The French-Canadians influence on molding life and customs in northern Rhode Island cannot be overstated. That fact is even more profound when considered in the context of ice hockey.
While some RI hockey greats simply came to know and fall in love with hockey, Paul Guay, raised in North Smithfield, RI, was born into it.
A 2020 selection to the RI Hockey Hall of Fame, Paul learned the game from his father, Jean, an orthopedic surgeon and the revered longtime team physician for the Mount St. Charles hockey team.
Jean, originally from nearby Bellingham, MA, was the 1948 valedictorian at the Mount and a Providence College graduate. He returned to his high school alma mater in the 60’s to become the hockey team’s physician and a fixture at MSC’s Adelard Arena. He would later be inducted into the Academy’s Hall of Fame in 2012.
Jean met his wife, Marilyn, a nurse, while doing his internship at Philadelphia General Hospital. They raised seven children – Tom, Michelle, Lise Anne, Joel, Paul, Marc and Bruce.
In his early years, Paul was immersed in his love for hockey and was caught up in the glory of the game while listening to his dad’s stories about his beloved Montreal Canadiens.
Paul developed his considerable hockey skills playing with his four very talented brothers, led by older siblings Tom and Joel, on local ponds and in the various youth hockey programs in northern Rhode Island. The intensity of his passion for the game blossomed when his father began taking him to games at Adelard.
There he fell in love with the pageantry surrounding Mount hockey. He would later star in that arena, captain the team, earn All-State honors, and help lead the Mount to four state and two national crowns – several playing alongside another All-Stater, his own brother, Joel.
Paul would be recruited to play for Lou Lamoriello at Providence College, but before lacing them up with the Friars, Paul was selected by the Minnesota North Stars in the 1981 NHL Entry Draft. He opted for education and to play at Providence College.
Under Lou Lamoriello’s tutelage, Paul would become a star at PC. He scored 57 goals and 105 points in two years, setting the Friars’ single-season goal scoring record with 34 tallies in his sophomore season and playing for a short time with brother, Joel, who had made the team.
The high-scoring right-winger skipped his junior and senior years at PC after he was chosen to play with the US National Team. In 1984, he became the first Friar to play in the Olympic games when he suited up for Team USA in Sarajevo. Immediately following the Olympics, the young forward joined the Philadelphia Flyers, who acquired him for veteran Paul Holmgren.
Paul scored eight points in the final 14 qames of the Flyers’ season, but was traded the following year to the Los Angeles Kings where he played for four years. He later skated in a handful of games for the Boston Bruins and New York Islanders but was chiefly an offensive sparkplug in the AHL and IHL during his last few years as a pro.
In all, Paul played in the NHL for seven seasons. Over his ten campaigns of professional play, Paul showcased considerable scoring prowess with eleven teams, recording 20 goals or more in five campaigns. He retired after the 1993 season with the Springfield Indians and after scoring in double digits for a sixth consecutive season. Paul was inducted into the RI Interscholastic League Hall of Fame in 2015.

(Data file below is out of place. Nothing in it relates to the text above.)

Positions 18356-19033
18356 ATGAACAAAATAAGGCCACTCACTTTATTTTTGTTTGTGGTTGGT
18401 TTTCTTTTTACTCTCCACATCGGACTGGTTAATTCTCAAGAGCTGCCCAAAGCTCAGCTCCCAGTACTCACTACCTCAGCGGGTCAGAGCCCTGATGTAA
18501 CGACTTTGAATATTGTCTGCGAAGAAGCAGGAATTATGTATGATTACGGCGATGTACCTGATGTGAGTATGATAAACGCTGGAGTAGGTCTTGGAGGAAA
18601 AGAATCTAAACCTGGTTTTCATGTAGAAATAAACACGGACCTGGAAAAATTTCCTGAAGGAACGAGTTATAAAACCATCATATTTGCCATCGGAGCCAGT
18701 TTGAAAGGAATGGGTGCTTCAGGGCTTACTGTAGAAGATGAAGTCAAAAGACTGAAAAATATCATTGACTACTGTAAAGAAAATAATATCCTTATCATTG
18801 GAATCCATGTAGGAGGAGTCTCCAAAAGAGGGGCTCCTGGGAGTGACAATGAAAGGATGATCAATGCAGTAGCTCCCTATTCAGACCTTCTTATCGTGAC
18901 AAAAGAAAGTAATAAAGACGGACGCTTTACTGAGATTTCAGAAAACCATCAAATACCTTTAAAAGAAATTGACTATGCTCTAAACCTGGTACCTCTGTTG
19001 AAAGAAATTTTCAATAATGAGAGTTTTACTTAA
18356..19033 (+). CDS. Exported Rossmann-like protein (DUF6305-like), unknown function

Despite all of Paul’s success on the ice, he was not the only Guay to make hockey headlines. The entire RI hockey community takes special pride in the achievements made on the ice and in the classroom by his younger brothers, Marc and Bruce, both of whom played on two state championship squads at MSC and then went on to star at Notre Dame.
Marc, a goaltender and a 1982 Mount graduate, was a standout in the nets for the Irish in 1986 while being selected an Academic All-American. That year, he was also named the recipient of the prestigious Knute Rockne Award, named after the legendary Notre Dame football coach. Presented each year by the Notre Dame Club of St. Joseph Valley, it recognizes the University’s outstanding male athlete who has distinguished himself as a student and as an athlete.
Remarkably, four years later, Bruce, a talented forward and the youngest in the family, replicated his brother Marc’s feat at South Bend by winning the 1990 Knute Rockne Award for his play on the ice and his academic accomplishments. Both brothers would continue their educations pursuing careers in medicine.
In fact, four of Jean and Marilyn’s children followed their parents into the medical field.
Marc, Bruce and Lise Anne all graduated from Chicago’s Loyola Medical School. Marc becoming a practicing Ear, Nose & Throat specialist, Bruce specializing in Internal Medicine, and Lise Anne is an ophthalmologist. Sister Michelle followed in her mother’s footsteps, becoming a Registered Nurse.
While Tom and Joel went into the private business sector, Paul has made his mark in public service. He traded in the “C” he proudly wore on his Mounties jersey and with several professional hockey teams for a captain’s badge in the Pawtucket Fire Department, where he is today responsible for the welfare and performance of an entire company of first responders. But hockey is still at his core.
Occasionally, you may find Paul and his brothers suiting up for the Mount’s annual reunion game at Adelard Arena, an ice surface Paul continues to be at home on. A former youth coach in the Woonsocket and northern RI area, Paul remains in very close touch with his former high school team, lending his experience and knowledge to a new generation of hockey players.
Since 2004, as an assistant coach, he has helped guide his high school alma mater to the same kind if success he saw as a player, and seeing them add seven more state titles to its legendary history along the way.